The rsearch utility is located in the /usr/bin directory.

A.2.1. Syntax

rsearch-Dbind_dn-wpassword-ssuffix-ffilter-hhost-pport-Sscope-b-u-L-N-v-y-q-l-m-M-d-c-ifile_for_filters-BDN_or_uid_file-Aattributes-afile_of_attributes-n-osearch_time_limits-jsample_interval-tthreads-Ttimelimit-V-Cnumber_of_samples-Rreconnect_interval-x-Wpassword-Utext-\? or -H

A.2.2. Options

Table A.5. rsearch Options


-A attributes

Contains a list of attributes to be used with the search request. This cannot be used with -a.

-a file_of_attributes

Points to a file which contains a list of attributes to be used with the search request. Each attribute must be on a separate line in the file. For example:

[literal,subs="+quotes,verbatim"] …​. attr1 attr2 …​ …​.

This cannot be used with -A.

-B DN_or_uid_file

Contains a list of either DNs or UIDs which are used to bind to the server. For DNs, each entry has two lines, one for the DN and one for the UID (which is used as the default password):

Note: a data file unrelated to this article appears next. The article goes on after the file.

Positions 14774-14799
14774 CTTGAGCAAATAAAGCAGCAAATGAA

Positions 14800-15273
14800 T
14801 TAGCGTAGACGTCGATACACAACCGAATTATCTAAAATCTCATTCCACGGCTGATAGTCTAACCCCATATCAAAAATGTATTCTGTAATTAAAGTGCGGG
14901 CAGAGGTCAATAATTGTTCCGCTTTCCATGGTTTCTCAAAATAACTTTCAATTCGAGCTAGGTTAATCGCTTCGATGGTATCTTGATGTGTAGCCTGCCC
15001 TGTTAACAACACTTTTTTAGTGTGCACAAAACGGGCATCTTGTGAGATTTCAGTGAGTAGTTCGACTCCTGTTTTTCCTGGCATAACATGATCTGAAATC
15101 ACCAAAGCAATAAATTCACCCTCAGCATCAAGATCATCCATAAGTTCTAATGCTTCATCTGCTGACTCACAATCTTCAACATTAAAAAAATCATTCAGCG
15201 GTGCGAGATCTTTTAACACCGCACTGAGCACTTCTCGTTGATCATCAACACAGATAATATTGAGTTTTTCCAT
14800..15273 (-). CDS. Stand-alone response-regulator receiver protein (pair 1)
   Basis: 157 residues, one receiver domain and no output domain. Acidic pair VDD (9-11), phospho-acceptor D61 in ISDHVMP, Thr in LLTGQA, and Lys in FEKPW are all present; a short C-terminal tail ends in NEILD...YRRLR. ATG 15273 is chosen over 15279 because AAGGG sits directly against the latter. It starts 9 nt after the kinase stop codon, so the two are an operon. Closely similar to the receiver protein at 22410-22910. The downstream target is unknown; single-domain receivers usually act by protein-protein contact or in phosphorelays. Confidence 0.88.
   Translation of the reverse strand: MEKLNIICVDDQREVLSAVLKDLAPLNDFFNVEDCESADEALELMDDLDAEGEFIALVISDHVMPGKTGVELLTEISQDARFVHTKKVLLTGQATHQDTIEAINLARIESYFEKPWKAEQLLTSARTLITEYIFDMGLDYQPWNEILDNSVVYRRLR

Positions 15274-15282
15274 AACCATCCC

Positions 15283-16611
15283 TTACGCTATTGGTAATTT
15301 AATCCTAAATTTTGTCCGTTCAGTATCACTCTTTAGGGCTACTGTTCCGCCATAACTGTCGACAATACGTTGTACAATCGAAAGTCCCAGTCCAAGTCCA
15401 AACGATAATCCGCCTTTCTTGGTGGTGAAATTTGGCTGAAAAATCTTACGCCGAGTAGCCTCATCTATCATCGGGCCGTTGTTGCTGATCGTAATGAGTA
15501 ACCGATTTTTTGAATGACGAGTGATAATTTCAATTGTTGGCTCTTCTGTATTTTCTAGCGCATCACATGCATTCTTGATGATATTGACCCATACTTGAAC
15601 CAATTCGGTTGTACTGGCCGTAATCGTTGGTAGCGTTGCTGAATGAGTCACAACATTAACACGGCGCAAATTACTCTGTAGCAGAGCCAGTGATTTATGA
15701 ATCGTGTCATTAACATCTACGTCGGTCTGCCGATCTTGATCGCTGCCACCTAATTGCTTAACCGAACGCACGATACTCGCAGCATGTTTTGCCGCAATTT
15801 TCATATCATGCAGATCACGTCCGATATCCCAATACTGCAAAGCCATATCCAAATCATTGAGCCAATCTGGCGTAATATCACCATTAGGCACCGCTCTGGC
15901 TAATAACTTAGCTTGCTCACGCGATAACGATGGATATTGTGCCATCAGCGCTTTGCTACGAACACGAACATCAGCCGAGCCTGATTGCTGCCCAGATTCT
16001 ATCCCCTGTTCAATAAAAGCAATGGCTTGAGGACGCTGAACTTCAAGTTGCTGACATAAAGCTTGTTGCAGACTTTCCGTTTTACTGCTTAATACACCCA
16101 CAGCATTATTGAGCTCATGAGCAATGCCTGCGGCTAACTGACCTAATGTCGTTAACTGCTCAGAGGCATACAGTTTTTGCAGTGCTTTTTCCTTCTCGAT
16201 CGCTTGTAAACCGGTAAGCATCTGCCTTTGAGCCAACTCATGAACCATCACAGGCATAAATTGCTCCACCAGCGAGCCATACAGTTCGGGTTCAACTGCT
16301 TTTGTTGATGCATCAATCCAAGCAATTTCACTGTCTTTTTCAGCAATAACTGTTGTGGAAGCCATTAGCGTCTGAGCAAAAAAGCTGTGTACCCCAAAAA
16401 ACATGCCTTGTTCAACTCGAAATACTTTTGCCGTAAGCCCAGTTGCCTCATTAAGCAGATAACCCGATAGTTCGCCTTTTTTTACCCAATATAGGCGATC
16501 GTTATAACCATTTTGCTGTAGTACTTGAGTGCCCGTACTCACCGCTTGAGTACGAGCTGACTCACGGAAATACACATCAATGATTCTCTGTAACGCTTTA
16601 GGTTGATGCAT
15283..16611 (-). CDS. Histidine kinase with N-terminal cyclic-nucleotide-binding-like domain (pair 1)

[literal,subs="+quotes,verbatim"] …​. DN: dn UID: uid …​ …​.

The UID files simple has one UID per line:

[literal,subs="+quotes,verbatim"] …​. UID: uid1 UID: uid2 …​ …​.


Tells the utility to bind before every operation.

-C sample_numbers

Gives the number of samples to take and then exits the utility.


Specifies a compare operation. If this is used, then the -B option must be used.

-D bind_dn

Gives the bind DN for the rsearch utility to use to connect to the server; if no other identity is supplied in a DN file (-B -x), this is the identity used to run tests.


Specifies a delete operation. If this is used, then the -B option must be used.

-f filter

Contains the search filter to be used with search operations.

-h host

Gives the host name of the LDAP server to connect to. The default, if not given, is localhost.

-i file

Refers to a file that contains the names to be appended to the search filter passed with the -f option. The name file is a list, with each name on a separate line. For example:

[literal,subs="+quotes,verbatim"] …​. joe jane …​.

A filter option that can be used with this file is, for example, -f "uid=%s", which results in filters of both "uid=joe" and "uid=jane" randomly being used.

-j sample_interval

Specifies an interval, in seconds, to wait before collecting a sample.